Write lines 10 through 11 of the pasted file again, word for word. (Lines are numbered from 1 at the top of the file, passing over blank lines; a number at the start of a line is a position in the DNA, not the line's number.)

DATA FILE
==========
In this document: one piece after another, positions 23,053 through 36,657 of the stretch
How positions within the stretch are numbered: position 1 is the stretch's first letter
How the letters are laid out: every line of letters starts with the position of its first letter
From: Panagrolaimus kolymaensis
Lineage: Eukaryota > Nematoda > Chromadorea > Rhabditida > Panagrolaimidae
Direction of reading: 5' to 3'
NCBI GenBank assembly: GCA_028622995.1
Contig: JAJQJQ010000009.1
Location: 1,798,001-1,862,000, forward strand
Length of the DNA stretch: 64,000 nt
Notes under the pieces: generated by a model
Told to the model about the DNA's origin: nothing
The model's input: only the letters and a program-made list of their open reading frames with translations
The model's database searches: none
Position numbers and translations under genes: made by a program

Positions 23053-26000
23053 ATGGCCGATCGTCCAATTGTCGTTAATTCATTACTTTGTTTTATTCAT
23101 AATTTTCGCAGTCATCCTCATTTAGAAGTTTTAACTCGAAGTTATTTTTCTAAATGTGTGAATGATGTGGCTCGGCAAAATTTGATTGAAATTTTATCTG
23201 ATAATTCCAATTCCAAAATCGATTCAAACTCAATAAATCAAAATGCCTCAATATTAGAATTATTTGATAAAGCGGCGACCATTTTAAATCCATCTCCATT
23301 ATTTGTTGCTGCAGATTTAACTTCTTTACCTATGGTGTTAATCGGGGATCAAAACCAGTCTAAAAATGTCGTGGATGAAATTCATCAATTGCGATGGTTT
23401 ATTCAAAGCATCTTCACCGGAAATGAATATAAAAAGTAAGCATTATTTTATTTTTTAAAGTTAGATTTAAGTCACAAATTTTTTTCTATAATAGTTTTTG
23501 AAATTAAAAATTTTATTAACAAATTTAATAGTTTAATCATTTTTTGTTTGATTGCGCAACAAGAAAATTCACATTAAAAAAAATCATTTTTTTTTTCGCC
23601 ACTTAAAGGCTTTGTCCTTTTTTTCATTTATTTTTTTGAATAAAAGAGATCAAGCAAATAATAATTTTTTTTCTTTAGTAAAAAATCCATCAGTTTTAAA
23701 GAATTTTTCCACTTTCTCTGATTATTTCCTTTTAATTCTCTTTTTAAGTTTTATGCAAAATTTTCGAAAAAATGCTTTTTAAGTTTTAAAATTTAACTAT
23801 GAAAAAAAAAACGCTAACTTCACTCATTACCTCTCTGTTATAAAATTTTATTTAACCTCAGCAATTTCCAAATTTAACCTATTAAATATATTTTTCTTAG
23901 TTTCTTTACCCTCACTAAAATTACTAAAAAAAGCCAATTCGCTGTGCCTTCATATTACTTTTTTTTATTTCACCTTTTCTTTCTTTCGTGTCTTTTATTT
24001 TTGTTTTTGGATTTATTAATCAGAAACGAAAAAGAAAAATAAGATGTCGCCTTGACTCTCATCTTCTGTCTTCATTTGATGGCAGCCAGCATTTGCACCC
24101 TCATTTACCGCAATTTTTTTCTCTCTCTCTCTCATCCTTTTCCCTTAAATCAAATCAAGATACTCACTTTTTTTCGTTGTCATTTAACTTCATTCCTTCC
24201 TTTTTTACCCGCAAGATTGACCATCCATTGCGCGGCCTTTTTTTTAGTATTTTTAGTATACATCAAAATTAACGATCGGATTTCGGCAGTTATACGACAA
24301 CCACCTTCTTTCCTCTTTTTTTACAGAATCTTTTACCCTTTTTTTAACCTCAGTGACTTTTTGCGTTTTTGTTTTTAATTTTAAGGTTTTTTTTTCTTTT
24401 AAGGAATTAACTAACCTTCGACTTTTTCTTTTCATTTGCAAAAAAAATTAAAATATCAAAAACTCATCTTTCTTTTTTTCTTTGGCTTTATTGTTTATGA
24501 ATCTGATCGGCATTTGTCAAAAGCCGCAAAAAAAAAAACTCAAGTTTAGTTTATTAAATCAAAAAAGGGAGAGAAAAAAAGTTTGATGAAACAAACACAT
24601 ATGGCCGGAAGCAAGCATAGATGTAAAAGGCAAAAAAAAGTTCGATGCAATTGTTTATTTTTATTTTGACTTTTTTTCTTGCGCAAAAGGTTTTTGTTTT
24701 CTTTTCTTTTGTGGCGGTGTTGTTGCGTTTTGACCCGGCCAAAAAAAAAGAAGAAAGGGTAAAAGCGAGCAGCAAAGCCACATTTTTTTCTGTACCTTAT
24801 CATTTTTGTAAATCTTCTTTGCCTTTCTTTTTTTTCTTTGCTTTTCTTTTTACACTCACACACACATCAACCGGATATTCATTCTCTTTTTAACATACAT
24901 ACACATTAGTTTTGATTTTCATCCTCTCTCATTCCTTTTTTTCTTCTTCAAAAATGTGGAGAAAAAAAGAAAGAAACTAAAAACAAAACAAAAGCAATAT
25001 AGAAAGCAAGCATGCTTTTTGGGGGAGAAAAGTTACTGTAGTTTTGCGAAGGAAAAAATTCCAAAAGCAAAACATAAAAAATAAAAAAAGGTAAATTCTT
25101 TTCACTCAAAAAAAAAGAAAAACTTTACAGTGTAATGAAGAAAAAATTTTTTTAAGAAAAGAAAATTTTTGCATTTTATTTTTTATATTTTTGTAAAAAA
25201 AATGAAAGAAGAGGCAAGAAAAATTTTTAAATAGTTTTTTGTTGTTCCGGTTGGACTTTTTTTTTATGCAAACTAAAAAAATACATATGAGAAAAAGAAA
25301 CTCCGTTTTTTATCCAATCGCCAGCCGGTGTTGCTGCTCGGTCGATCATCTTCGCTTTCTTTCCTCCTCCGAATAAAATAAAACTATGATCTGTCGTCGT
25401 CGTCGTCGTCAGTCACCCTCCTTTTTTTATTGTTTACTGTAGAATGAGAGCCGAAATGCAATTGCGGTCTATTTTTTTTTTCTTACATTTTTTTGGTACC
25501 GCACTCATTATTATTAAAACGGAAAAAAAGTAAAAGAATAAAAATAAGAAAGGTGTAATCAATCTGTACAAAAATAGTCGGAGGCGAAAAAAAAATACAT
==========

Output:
Length of the DNA stretch: 64,000 nt
Notes under the pieces: generated by a model